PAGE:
Sony and Microsoft are both launching new consoles this month, and while Microsoft built up the Xbox One early on as an all-in-one device, the PlayStation 4 is just as dedicated to nongaming features.
Sony Computer Entertainment revealed today that the PlayStation 4 will launch with 11 entertainment apps. That includes popular streaming services like Netflix and Amazon Instant Video. It also includes sports services like NBA Game Time and NHL GameCenter live.
Some big-name apps gamers won’t have access to on PS4 on day one include HBO Go and Flixster. Those apps will eventually hit the system, as will VidZone and an app from IGN.
Here is the full list of video apps the $400 PS4 will have when it launches on Nov. 15:
- Amazon Instant Video: The online-retailers movie- and television-streaming app with 150,000 titles to rent.
- Crackle: Sony Pictures Television’s free ad-supported app that features shows like Seinfeld and Damages.
- Crunchyroll: An anime-focused app that brings popular Japanese shows like Naruto Shippuden to North America sometimes less than an hour after they broadcast in Japan.
- EPIX: A Netflix like service with 3,000 titles.
- Hulu Plus: The popular TV- and movie-streaming app that updates with current TV shows.
- NBA Game Time: The National Basketball Association’s subscription service to get live out-of-market games.
- Netflix: The popular streaming service that is moving into more original content.
- NHL GameCenter Live: The National Hockey League’s out-of-market app.
- Redbox Instant by Verizon: A Netflix competitor that works in conjunction with the physical Redbox renting kiosks.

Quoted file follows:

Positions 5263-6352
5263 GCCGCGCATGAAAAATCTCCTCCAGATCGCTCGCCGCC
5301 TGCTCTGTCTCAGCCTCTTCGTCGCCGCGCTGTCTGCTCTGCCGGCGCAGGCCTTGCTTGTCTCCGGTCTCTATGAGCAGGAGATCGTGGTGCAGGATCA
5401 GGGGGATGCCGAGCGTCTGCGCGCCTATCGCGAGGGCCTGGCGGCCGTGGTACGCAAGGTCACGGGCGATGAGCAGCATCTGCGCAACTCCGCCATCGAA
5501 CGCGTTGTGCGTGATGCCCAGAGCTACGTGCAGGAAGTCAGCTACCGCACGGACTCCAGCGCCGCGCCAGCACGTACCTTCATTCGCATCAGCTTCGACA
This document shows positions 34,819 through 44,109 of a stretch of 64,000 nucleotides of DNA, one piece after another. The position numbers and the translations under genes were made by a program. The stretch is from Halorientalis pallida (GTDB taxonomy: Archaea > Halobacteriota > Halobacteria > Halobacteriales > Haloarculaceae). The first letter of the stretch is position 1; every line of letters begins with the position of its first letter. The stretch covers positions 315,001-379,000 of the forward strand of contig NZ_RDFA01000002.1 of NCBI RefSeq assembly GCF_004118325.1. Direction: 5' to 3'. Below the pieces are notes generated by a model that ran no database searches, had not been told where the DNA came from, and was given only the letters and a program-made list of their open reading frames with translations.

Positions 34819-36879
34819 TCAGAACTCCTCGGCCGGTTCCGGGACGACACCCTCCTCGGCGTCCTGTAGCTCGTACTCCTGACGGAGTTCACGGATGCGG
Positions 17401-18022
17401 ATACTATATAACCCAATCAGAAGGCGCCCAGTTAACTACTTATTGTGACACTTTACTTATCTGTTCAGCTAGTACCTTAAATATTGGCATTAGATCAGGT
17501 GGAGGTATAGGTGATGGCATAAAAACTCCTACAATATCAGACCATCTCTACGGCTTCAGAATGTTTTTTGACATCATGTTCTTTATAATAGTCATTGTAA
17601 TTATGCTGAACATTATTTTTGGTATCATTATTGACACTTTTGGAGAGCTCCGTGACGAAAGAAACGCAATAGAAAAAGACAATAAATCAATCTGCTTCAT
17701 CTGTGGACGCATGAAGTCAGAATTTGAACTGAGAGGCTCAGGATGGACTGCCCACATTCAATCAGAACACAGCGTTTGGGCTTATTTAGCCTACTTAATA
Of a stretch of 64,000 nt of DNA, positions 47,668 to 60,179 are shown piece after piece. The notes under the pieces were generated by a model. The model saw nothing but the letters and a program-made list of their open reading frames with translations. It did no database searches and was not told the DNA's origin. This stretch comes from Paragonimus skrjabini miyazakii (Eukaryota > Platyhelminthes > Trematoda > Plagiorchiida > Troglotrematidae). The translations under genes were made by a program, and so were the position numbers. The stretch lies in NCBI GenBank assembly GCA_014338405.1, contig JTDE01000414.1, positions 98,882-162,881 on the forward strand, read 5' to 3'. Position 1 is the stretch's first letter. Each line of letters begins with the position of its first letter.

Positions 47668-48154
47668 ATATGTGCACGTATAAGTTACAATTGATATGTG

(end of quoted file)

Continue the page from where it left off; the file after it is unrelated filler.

- VUDU: A renting service with the largest selection of HD movies and TV shows.
- YuppTV: An Indian TV service that streams over 150 channels from that Asian nation.
Clearly, PlayStation 4 owners will have a lot to do on the console that has nothing to do with gaming, but the company is wisely choosing to present this fact as an added value on top of the console’s gaming-first nature.
That’s working, and this strategy is in contrast to how Microsoft first attempted to sell consumers on its next-gen console.
When Microsoft first debuted the Xbox One in May, the system suffered a backlash from gamers because Microsoft focused heavily on the device’s media features. The company explained how people will use the Xbox One to control their cable boxes and to keep up with NFL fantasy stats. These are interesting features, but gamers wanted to hear about the games first.
That’s how Sony did it, and it’s won them nothing but praise from gamers even while its media offering could potentially come up short in a head-to-head comparison with Xbox One.
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